In this interview Momodou Musa Joof, CEO Jaiz Takaful Insurance, shares his experiences managing firms and enterprises offering Islamic insurance. Joof believes that Takaful establishment in Nigeria benefits the economy tremendously by creating employment, settling genuine claims and insuring insurable risks. When there is surplus or profit, Takaful insurance, especially Jaiz Takaful Insurance distributes it back to the participants who have not suffered losses. This way, it forms part of poverty alleviation and has nothing to do with Islamising Nigeria, as some people believe. Jaiz Takaful Insurance operates with two distinctive accounts: Participants’ Account and Management’s Account. 70% of contribution goes to the Participants’ Account while 30% goes to the Management’s Account. Takaful is expected to pay genuine claims faster since claims are paid from the Participants’ Account the surplus of which goes for distribution at the end of business year. Out of the amount which goes for distribution, a prescribed ratio is always paid to the needy (Zakat).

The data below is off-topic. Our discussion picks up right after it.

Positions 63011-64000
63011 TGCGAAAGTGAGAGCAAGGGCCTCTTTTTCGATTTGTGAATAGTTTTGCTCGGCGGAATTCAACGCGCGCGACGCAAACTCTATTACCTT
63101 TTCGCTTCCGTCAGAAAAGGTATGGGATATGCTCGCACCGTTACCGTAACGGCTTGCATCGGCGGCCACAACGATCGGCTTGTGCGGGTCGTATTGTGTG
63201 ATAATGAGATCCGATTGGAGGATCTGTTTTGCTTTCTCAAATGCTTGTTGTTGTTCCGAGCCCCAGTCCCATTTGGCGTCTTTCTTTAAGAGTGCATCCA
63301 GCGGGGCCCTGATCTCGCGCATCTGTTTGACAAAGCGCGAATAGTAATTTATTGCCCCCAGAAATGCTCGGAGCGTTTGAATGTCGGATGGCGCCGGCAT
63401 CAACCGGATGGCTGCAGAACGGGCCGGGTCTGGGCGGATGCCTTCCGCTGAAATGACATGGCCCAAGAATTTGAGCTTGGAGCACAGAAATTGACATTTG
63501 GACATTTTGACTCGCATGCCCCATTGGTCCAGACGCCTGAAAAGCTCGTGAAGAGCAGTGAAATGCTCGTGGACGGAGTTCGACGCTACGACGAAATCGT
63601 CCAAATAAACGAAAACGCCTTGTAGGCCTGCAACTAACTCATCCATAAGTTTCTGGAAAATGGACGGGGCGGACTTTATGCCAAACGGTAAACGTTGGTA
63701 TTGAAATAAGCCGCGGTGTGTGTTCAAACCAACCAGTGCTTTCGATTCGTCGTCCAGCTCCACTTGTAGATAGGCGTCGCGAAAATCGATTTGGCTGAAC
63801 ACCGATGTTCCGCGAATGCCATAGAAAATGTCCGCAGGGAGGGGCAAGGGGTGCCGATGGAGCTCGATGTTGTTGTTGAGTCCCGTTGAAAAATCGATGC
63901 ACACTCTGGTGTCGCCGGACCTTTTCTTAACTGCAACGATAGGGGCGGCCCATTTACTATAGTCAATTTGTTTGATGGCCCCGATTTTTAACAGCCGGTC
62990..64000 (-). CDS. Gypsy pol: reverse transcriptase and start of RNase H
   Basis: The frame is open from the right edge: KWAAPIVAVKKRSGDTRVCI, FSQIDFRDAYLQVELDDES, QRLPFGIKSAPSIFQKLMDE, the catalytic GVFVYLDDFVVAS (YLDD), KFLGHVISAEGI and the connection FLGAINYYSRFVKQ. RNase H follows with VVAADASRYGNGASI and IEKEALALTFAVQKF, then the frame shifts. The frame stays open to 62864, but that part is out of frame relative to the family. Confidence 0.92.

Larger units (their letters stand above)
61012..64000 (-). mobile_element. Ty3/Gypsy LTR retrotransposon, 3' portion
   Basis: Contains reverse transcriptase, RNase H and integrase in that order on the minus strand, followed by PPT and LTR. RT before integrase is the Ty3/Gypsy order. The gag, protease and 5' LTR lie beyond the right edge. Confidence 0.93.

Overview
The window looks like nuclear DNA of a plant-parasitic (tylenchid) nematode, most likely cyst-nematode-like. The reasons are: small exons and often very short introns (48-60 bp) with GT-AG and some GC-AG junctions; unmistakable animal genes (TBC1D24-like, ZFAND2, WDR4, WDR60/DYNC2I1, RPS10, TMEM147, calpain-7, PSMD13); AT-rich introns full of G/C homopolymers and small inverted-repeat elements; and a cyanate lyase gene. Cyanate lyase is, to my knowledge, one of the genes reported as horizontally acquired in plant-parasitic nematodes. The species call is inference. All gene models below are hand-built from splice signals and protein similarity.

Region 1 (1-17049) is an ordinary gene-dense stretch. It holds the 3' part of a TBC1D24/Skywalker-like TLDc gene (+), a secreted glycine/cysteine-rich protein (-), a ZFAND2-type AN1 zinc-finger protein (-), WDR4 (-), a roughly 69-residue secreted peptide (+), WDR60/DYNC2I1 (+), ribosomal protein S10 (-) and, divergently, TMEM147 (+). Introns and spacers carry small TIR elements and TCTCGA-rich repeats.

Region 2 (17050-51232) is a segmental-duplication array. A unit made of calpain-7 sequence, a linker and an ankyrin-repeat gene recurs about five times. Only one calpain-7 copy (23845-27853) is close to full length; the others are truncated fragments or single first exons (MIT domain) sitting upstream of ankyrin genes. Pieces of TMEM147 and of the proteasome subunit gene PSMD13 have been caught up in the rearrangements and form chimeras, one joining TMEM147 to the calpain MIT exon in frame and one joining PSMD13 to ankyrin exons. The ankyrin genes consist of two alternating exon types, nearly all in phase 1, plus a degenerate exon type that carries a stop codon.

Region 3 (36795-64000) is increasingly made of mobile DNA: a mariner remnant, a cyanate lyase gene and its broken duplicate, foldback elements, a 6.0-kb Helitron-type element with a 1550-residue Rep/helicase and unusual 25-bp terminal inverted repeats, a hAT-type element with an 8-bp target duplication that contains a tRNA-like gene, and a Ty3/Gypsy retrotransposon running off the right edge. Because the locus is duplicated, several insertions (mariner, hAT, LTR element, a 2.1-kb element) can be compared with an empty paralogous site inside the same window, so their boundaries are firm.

#Uganda to publish Islamic banking rules soon -central bank

The government of Uganda has approved regulations covering Islamic banking. Governor Emmanuel Tumusiime-Mutebile said that once the regulations are gazetted, the central bank would be open for applications from financial institutions to offer sharia-compliant products. Uganda joins several African countries that have sought to develop interest-free banking in recent years, including Nigeria, Morocco and Senegal. Despite small populations of Muslims, countries such as Uganda, Kenya and Ethiopia are also developing the sector to expand financial access and inclusion. In December, the central bank of Uganda became an associate member of the Islamic Financial Services Board (IFSB), one of the industry’s main standard-setting bodies.